Alberta ‘hitting a wall’ when it comes to COVID-19 vaccinations: epidemiologists

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COVID-19: Epidemiologists say Alberta may be hitting a wall when it comes to vaccinations
WATCH ABOVE: Epidemiologists say Alberta may have hit a wall when it comes to COVID-19 vaccinations. First doses have been crawling since the province announced it was lifting nearly all public health measures on July 1. Julia Wong reports on how this may not bode well for the province – Jul 19, 2021

For months, Albertans clamoured to get their COVID-19 vaccine, but that sentiment is changing.

The vaccination rate in Alberta has been crawling since the province announced one month ago that, because 70 per cent of the eligible population had received one dose, nearly all public health restrictions would be lifted.

A graphic showing vaccination coverage in Alberta. Tonia Gloweski/Global News

As of Monday, 74.8 per cent of those eligible have received one dose of vaccine; 59.7 per cent of those eligible are fully vaccinated.

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“In the Prairies, in Saskatoon and in Alberta as well, I think we are sort of hitting a wall with regard to administration of dose one,” said Dr. Nazeem Muhajarine, an epidemiologist and professor of community health and epidemiology at the University of Saskatchewan.

“It is possible that you have reached the plateau in terms of vaccinating people,” said epidemiologist Zahid Butt at the University of Waterloo, adding this could be confirmed by watching the numbers in the next few weeks.

READ MORE: Alberta surpasses 5M COVID-19 vaccine doses administered as hospitalizations decrease

The province unveiled a lottery, offering cash prices and outdoor adventure prizes, to encourage Albertans to receive their doses of vaccine.

Click to play video: 'Alberta reveals more details about lottery aimed at getting more people vaccinated against COVID-19'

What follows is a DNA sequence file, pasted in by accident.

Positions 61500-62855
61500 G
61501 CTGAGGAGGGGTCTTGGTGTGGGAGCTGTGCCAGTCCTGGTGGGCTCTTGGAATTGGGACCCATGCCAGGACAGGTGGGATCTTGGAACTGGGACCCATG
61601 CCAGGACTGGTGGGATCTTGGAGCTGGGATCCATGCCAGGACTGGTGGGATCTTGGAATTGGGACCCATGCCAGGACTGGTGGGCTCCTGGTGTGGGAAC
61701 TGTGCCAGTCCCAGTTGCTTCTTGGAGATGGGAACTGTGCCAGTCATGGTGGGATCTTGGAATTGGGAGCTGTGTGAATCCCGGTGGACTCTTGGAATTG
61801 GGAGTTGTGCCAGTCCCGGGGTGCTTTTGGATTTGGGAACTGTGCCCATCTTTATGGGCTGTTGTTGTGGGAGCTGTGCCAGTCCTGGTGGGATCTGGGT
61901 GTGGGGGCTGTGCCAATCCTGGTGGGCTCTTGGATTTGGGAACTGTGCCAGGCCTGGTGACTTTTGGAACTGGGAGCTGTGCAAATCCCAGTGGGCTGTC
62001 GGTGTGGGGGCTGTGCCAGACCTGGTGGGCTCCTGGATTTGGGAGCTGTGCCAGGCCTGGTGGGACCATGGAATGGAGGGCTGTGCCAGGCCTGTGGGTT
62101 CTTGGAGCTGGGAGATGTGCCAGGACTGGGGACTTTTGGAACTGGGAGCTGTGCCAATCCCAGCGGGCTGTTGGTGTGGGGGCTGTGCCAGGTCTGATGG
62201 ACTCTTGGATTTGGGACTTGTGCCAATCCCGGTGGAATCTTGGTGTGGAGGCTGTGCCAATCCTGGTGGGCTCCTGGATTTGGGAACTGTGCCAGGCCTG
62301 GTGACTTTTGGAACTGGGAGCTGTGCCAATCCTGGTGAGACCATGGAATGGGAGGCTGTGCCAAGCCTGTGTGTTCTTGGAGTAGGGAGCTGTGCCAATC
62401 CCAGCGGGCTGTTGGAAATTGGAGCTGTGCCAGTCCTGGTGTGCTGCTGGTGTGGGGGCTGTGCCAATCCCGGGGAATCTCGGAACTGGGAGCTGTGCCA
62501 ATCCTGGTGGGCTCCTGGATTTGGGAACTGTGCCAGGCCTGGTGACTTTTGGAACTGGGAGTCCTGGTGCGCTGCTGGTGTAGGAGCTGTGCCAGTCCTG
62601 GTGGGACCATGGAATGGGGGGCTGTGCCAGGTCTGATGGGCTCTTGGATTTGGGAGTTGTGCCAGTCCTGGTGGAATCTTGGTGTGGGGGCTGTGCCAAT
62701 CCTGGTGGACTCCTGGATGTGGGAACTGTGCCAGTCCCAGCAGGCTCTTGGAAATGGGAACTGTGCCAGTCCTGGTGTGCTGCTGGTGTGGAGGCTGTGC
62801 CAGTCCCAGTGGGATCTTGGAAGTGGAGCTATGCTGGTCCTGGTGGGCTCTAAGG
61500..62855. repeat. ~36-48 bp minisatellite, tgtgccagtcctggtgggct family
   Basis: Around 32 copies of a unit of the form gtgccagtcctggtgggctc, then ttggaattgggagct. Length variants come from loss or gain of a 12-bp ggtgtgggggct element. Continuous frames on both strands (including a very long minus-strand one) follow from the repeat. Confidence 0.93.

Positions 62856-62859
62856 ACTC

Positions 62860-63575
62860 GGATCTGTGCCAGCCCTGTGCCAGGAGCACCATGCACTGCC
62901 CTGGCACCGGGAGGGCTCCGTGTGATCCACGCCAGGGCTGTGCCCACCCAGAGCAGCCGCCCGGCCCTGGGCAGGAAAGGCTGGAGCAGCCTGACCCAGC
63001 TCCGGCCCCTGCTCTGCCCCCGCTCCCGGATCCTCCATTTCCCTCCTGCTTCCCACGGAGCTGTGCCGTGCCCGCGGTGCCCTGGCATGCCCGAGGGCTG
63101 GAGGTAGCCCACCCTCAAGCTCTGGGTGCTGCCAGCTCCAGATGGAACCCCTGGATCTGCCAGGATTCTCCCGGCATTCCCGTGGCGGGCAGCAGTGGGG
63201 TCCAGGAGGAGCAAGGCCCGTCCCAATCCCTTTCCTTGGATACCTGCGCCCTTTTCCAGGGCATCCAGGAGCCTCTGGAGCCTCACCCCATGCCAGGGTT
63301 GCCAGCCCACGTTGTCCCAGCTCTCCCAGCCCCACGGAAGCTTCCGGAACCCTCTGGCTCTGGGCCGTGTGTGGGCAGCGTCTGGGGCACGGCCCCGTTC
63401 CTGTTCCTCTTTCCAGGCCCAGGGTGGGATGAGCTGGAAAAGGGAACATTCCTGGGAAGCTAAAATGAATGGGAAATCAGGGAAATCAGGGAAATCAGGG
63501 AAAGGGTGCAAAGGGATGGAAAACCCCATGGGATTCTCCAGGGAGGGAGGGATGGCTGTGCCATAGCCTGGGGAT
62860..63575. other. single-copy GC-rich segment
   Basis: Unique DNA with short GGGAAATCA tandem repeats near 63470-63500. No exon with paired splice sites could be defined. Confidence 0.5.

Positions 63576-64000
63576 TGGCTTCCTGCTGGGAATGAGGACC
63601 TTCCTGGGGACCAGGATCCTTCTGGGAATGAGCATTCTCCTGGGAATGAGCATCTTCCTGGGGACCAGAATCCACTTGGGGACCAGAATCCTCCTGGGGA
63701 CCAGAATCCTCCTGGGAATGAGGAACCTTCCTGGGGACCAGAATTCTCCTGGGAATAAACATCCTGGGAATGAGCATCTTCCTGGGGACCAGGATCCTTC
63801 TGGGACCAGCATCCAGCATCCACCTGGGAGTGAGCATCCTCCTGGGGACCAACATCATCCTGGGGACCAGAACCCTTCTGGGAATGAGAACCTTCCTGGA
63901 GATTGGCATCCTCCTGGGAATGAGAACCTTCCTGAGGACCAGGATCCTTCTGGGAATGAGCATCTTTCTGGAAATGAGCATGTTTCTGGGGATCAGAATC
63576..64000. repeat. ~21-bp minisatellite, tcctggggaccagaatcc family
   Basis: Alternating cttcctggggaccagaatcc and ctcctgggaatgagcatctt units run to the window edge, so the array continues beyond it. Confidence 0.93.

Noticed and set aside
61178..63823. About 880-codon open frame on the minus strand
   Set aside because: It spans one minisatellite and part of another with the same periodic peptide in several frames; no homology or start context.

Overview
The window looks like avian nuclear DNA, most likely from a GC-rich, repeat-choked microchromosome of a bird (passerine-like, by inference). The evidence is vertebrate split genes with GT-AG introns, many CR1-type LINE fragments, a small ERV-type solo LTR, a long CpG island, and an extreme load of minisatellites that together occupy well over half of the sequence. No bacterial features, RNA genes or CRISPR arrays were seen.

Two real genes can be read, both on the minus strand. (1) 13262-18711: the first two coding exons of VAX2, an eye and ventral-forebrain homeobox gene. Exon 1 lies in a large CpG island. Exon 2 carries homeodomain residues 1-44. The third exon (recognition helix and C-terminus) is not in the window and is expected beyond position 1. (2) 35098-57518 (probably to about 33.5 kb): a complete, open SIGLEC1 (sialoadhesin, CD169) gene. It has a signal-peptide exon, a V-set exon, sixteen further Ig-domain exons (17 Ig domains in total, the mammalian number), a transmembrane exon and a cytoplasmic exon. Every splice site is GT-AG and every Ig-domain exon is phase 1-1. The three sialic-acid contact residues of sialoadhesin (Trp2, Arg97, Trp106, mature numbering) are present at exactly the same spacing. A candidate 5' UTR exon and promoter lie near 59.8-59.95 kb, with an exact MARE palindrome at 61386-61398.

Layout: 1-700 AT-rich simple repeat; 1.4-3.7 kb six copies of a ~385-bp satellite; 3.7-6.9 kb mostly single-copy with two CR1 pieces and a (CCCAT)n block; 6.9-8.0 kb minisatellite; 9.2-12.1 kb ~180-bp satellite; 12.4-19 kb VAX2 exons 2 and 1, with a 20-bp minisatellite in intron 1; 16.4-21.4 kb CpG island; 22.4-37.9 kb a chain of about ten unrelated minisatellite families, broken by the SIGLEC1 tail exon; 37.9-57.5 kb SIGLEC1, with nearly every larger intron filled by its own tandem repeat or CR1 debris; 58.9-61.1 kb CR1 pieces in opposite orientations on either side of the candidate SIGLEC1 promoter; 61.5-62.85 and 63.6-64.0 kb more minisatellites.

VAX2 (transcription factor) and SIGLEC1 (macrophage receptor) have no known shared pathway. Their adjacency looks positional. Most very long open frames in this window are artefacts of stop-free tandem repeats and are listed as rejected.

Alberta reveals more details about lottery aimed at getting more people vaccinated against COVID-19

However, Muhajarine said complacency is to blame and points to how case counts, hospitalizations and deaths have been falling.

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“They feel maybe they don’t need to get a shot because enough people in their community, in their province have got those first and second doses – they can ride that wave,” he said.

Zahid said there is a need to get “most of the population” vaccinated, one reason being the more transmissible delta variant.

READ MORE: Canada will allow fully vaccinated American leisure travellers as of Aug. 9

“If you’re slow in vaccinating, that variant of concern will find a space there.

Butt said that a levelling off of vaccination rates means there must be extra work done on public health messaging through social media, such as debunking all the myths around vaccines, and talking to community leaders where there are barriers.

Click to play video: 'Confusion around COVID-19 vaccines'
Confusion around COVID-19 vaccines

However, now that the province has re-opened, indoor gatherings and large-scale events, such as the Calgary Stampede, have been permitted, and Muhajarine said there is little motivation for the unvaccinated.

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“The incentive is so low right now for people to get a vaccine because everything is re-opened. I think that ship has sailed almost,” he said.

“It’s a big ask now for people, to ask people to get their first shot or second shot because they feel like we have put COVID-19 behind us.”

In a statement, Alberta Health said it continues to vaccinate tens of thousands every day.

“With more than 250,000 vaccines appointments already booked over the next 14 days, we will continue seeing our vaccine percentages rise,” said spokesperson Tom McMillan, though he could not break down how many of those appointments were first doses.

Click to play video: 'Edmonton clinic takes unique approach to encourage COVID-19 vaccine uptake'
Edmonton clinic takes unique approach to encourage COVID-19 vaccine uptake

McMillan said the province is using temporary clinics, mobile clinics, drive-thru clinics as well as advertising campaigns to reach out to Albertans. He also said that Alberta Health has been partnering with organizations, such as Indigenous populations, Hutterite colonies and meat plants, warehouse and agriculture work sites.

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“Now is the best time to get your vaccine,” McMillan said in a statement. “Appointments are available and vaccines are waiting for you, so please book your dose today.”

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